A novel multispectral and 2.5D/3D image fusion camera system for enhanced face recognition

Williams, William (2017) A novel multispectral and 2.5D/3D image fusion camera system for enhanced face recognition. Doctoral thesis, Birkbeck, University of London.

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Abstract

The fusion of images from the visible and long-wave infrared (thermal) portions of the spectrum produces images that have improved face recognition performance under varying lighting conditions. This is because long-wave infrared images are the result of emitted, rather than reflected, light and are therefore less sensitive to changes in ambient light. Similarly, 3D and 2.5D images have also improved face recognition under varying pose and lighting. The opacity of glass to long-wave infrared light, however, means that the presence of eyeglasses in a face image reduces the recognition performance. This thesis presents the design and performance evaluation of a novel camera system which is capable of capturing spatially registered visible, near-infrared, long-wave infrared and 2.5D depth video images via a common optical path requiring no spatial registration between sensors beyond scaling for differences in sensor sizes. Experiments using a range of established face recognition methods and multi-class SVM classifiers show that the fused output from our camera system not only outperforms the single modality images for face recognition, but that the adaptive fusion methods used produce consistent increases in recognition accuracy under varying pose, lighting and with the presence of eyeglasses.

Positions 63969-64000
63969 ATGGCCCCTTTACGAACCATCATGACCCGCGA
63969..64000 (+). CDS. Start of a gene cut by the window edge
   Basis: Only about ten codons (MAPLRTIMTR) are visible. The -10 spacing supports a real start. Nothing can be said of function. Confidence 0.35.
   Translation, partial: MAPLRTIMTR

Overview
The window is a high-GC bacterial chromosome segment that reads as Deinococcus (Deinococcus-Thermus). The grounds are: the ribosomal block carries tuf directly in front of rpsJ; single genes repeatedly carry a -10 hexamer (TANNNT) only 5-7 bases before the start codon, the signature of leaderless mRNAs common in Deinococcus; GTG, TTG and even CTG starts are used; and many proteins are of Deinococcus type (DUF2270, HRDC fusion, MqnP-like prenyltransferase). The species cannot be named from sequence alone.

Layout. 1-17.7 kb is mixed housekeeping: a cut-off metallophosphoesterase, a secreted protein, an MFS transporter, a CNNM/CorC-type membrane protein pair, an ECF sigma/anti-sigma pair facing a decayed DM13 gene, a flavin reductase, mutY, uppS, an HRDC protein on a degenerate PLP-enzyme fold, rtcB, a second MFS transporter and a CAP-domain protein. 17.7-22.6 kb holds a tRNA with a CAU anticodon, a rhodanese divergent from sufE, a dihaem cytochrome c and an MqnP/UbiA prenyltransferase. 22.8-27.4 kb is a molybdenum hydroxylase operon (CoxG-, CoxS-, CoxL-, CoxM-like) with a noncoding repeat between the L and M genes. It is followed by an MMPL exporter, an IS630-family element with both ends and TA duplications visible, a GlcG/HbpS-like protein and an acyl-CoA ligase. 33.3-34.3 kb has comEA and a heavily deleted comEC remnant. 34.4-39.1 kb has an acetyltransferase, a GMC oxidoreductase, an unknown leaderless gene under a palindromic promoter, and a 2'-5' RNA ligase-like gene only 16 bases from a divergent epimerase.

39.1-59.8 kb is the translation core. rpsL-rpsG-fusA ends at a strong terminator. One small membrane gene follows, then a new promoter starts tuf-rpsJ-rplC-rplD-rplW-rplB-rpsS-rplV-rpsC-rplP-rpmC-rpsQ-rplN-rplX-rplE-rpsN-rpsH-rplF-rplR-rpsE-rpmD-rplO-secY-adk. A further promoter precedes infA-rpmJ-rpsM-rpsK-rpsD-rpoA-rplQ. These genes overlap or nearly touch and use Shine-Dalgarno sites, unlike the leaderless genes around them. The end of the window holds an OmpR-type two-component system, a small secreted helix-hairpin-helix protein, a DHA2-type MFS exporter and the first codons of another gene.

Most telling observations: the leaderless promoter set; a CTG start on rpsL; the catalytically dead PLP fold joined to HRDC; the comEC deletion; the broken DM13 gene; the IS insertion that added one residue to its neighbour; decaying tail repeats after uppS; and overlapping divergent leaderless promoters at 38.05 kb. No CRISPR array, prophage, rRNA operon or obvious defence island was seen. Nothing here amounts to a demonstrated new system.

Item Type: Thesis (Doctoral)
Copyright Holders: The copyright of this thesis rests with the author, who asserts his/her right to be known as such according to the Copyright Designs and Patents Act 1988. No dealing with the thesis contrary to the copyright or moral rights of the author is permitted.
School/Department: School of Business, Economics & Informatics > Computer Science & Information Systems
Depositing User: ORBIT Editor
Date Deposited: 18 Aug 2017 11:11
Last Modified: 18 Aug 2017 11:11
URI: http://bbktheses.da.ulcc.ac.uk/id/eprint/272

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